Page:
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Michigan can’t let economic momentum slow

From The Detroit News

By Daniel Howes

May 29, 2013

Four years into Detroit’s automotive revival and two-plus years into a fiscal re-engineering in Lansing, the hard work is beginning to pay handsome dividends for Michigan and to buoy the confidence of its business community.

Job creation is up and the unemployment rate is down. Business investment in the state is growing, a budget surplus is expanding, and the downward arc of Detroit’s financial collapse now is under the unprecedented scrutiny of a Gov. Rick Snyder-appointed emergency manager and his high-priced team of restructuring experts.

Progress? Yes, particularly when the alternative is chronic dysfunction and denial accomplishing little. But as 1,600 of the state’s business and political convene on Mackinac Island today for the Detroit’s Regional Chamber’s Mackinac Policy Conference, the truth is that the long-overdue transformation of Michigan and its largest city into economically competitive forces only is just beginning — and it is not assured.

“Detroit is a city, a region, in transition,” Chamber President Sandy Baruah said in an interview. “Everything is in transition here. An inflection point? Absolutely. The state has done a lot of what the state needs to do to lay the groundwork for economic competitiveness.

“We know where we’re going to end up. The (auto) companies … have made that turn around the corner. The state is making the turn. The urban areas, especially Detroit, are further back in the train. We know we’re going to end up in a much better place.”

Getting there is the hard part. The restructuring of Detroit promises to be a painful, even embarrassing, process. To share sacrifice and satisfy creditors, the workout is potentially as likely to claim Belle Isle, the city’s Water and Sewerage Department or even gems held by the Detroit Institute of Arts as it almost certainly will claim chunks of pension and health care obligations to city employees.

Michigan and its largest city are at an inflection point, a pivot likely to determine whether Detroit can shed the bad habits and contention of the past to become something new that works. Will the state’s historic gambit to seize control of the city’s financials and operations with appointment of Emergency Manager Kevyn Orr culminate in a workout that delivers in ways the smart people envision?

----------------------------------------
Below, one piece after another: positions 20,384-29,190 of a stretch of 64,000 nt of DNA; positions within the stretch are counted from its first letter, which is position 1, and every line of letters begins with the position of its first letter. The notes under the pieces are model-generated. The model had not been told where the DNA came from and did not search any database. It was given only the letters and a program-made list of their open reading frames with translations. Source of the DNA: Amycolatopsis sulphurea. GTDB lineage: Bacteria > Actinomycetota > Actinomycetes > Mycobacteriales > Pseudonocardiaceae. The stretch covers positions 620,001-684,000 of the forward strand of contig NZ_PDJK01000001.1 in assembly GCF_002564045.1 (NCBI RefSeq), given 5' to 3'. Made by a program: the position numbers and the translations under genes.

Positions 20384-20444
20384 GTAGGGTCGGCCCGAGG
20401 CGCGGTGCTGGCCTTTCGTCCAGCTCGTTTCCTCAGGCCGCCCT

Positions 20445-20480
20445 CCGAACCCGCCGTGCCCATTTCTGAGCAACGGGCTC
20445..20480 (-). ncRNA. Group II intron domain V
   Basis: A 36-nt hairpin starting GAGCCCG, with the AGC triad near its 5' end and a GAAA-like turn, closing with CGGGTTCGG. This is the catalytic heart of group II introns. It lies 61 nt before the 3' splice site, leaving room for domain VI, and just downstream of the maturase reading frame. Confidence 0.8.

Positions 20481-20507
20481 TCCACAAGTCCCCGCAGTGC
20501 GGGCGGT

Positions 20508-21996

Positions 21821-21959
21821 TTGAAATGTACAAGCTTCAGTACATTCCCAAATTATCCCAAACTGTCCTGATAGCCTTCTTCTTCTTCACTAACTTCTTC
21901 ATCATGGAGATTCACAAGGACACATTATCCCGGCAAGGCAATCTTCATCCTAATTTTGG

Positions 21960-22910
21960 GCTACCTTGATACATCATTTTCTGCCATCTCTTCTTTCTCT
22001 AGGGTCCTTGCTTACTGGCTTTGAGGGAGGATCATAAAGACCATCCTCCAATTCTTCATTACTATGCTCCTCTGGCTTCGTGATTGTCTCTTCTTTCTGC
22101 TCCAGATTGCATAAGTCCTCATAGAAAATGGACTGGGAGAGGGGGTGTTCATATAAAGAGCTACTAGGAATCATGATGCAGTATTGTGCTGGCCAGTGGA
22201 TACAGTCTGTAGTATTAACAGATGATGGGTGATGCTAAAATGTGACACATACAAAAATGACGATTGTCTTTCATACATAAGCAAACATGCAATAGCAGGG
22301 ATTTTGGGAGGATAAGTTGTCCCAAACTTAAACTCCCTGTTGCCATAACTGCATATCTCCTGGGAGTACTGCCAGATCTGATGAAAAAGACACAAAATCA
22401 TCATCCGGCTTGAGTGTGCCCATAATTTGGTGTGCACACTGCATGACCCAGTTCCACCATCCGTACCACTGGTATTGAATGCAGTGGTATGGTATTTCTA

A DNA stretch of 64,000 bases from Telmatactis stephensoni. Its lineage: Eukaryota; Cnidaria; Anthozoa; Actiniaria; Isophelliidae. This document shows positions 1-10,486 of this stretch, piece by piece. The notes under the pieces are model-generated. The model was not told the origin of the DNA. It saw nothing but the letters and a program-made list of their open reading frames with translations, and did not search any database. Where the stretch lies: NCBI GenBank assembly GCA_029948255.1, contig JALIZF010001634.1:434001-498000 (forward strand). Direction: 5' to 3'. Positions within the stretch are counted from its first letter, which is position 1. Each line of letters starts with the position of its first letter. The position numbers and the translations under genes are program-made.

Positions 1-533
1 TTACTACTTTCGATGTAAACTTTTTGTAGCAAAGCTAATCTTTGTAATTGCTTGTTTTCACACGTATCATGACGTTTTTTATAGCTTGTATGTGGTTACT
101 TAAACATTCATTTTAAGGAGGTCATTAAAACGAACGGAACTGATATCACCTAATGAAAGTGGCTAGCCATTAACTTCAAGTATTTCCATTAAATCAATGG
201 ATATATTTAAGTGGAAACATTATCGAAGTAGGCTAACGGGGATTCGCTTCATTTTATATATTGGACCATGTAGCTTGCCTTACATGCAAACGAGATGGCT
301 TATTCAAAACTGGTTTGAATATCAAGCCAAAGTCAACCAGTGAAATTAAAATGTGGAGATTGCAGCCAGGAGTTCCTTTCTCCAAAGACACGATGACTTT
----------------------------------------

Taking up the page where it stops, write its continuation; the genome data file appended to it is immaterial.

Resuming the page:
Or will the process further beggar the services and assets of the poorest major city in America, sullying yet again the image of a metropolitan area that accounts for nearly half the state’s population and marking it globally as a cultural wasteland predisposed to making the wrong decisions?

Many answers are likely to come over the balance of the year, in the details of official EM orders and probable court filings of aggrieved parties. The consequences would have profound implications for the state’s business climate, as well as Detroit’s ability to leverage its incipient downtown renaissance into a force that benefits its neighborhoods and tax base.

“Detroit is the last large piece of the puzzle,” DTE Energy Co. CEO Gerry Anderson wrote in an email. “It is the one part of our state that is viewed by the outside world as ‘not yet working.’ Investors view Michigan far differently than they did five years ago.

“Our core industries have dealt with their legacy issues and are now more fundamentally competitive. Our state government addressed its structural deficit and Michigan is now viewed as among the most financially sound states.” Detroit “must deal with its legacy issues and put itself back on sound financial footing. The success of the EM process, therefore, is critical to the city’s future vibrancy.”

If there’s an unofficial theme to a Mackinac conference heavy on themes of education, entrepreneurship and global competitiveness, as well as a session devoted to Mayor Dave Bing riffing on the makings of his legacy at City Hall, it’s “What Will Orr Do?”

The Washington bankruptcy lawyer-turned-EM won’t be on the island to offer answers, despite repeated attempts by ranking chamber officials to woo him to the annual confab.

But speculation about his next moves and whether they might, in fact, include lightening the DIA of some of its works likely will fuel lots of nervous chatter on the Grand Hotel porch.

“So much depends on the emergency manager’s efforts,” Cynthia Pasky, CEO of Detroit-based Strategic Staffing Solutions Inc., wrote in an email. “He has the difficult task of trying to balance the city’s books while at the same time preserving essential services and putting us on a path to sustained fiscal stability.”

That won’t be easy, as a quick read of Orr’s 45-day report to the state Treasury Department makes depressingly clear. The good news is that many of the state’s business drivers, as well as state government, are on demonstrably more solid footing than they were just a few years ago — a potential backstop for Detroit’s worsening financial problems.

The challenge is for the state and its business community to retain a collective competitive edge honed under the duress of the global financial meltdown, the Detroit auto collapse and the national recession that exacerbated it. What’s the biggest threat to Michigan’s momentum, I asked Doug Rothwell, president of Business Leaders for Michigan?

“Complacency with being competitive, a satisfaction with the fact we’re no longer in turmoil” he said in an interview. “Being competitive gets you into the game, but it doesn’t mean you’re going to win. When you step back, there’s still a lot that needs to be fixed or won’t be fixed for some time to come. It’s a work in progress right now.”
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Daniel Howes’ column typically runs Tuesdays, Thursdays and Fridays.